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Are you are eligible for the DACA program and would like to talk to a lawyer about your options? The lawyers at Shoreline Immigration are available to answer your questions today!

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What is DACA?

The Deferred Action for Childhood Arrivals (DACA) is a policy introduced in 2012, under the Obama Administration, that allows certain people who came the United States as children administrative relief from deportation, otherwise referred to as deferred action. The DACA policy was established to protect immigrants who arrived, or were brought, to the United States when they were under the age of 16. Individuals who qualify for DACA may request deferred action for a period of two years. DACA can be renewed. Individuals who secure DACA are also eligible for work authorization. It is important to keep in mind that DACA does not provide a lawful status or a pathway to citizenship. It does, however, allow individuals to secure a social security number, driver’s license, and work permit, as well as preventing deportation during the validity period of the individual’s DACA status.

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Do you need to speak with DACA Lawyer?

If you or a relative would like to talk to a lawyer about your DACA rights, contact an attorney at Shoreline Immigration. We are available to answer all of your questions about DACA.

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DACA Frequently Asked Questions

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There are limited circumstances under which a fee exemption will be granted for DACA applicants. To be considered for the exemption, applicants should include a letter and supporting documentation to establish income less than 150% of the US poverty level as well as associated, qualifying hardships related to age, foster care, lack of familial support, disability, and/or medical debts. The fee exemption needs to be filed prior to the DACA application. Filing the full application without an approved fee exemption will result in a rejection of the application.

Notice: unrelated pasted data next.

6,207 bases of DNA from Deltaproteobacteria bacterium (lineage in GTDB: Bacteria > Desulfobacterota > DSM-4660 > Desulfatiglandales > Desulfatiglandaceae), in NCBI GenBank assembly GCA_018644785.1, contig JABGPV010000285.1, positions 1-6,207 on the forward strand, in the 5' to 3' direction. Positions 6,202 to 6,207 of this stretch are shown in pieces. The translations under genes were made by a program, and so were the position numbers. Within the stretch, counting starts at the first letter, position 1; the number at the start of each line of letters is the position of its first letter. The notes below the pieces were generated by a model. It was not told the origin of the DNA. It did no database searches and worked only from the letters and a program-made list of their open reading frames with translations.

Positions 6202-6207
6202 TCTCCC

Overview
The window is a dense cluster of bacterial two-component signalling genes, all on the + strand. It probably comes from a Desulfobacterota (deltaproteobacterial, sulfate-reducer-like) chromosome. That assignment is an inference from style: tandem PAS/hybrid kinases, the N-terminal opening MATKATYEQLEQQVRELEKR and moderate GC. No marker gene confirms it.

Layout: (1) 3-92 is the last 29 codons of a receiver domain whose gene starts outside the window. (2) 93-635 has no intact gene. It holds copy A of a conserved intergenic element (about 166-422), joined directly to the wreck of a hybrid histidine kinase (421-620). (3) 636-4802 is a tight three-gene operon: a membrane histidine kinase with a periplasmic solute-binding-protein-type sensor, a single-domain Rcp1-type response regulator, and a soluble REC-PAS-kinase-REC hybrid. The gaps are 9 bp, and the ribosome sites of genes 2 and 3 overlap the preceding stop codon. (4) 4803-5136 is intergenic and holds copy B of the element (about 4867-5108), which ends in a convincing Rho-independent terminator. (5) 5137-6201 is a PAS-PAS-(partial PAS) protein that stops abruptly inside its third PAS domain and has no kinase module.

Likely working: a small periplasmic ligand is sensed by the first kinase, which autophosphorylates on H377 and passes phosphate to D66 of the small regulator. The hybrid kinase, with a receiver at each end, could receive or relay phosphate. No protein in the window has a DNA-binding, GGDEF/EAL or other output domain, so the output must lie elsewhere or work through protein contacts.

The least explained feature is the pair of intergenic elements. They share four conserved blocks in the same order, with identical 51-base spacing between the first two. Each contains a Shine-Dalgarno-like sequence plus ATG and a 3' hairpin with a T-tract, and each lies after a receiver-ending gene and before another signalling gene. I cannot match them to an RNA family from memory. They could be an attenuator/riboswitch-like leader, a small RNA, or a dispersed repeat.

Approved DACA applicants cannot and should not travel outside of the US without advance parole. Advance parole is requested from USCIS and is a travel document that allows non-citizens inside the US to depart re-enter the US after temporary travel abroad. Advance parole must be applied for and is generally granted for specific and significant purposes, such as for humanitarian, education, or employment purposes; vacation travel is not a reason for requesting advance parole. It is important to note that even with advance parole, a non-citizen can be refused re-entry into the country as per the discretion of border officials. DACA applicants should not leave the country without advance parole as they would lose DACA status and may not be allowed back into the US.

Although USCIS recommends filing for DACA renewal sometime between 150 and 120 days from the DACA expiration date, renewals can be submitted up to 365 days/1 year in advance of the expiration date. However, it is important to note that renewals filed significantly earlier than the expiration can result in a renewed DACA status that overlaps with the existing one. While there is no legal impediment to this, it can mean that the applicant does not have coverage for 2 full years for each renewal process.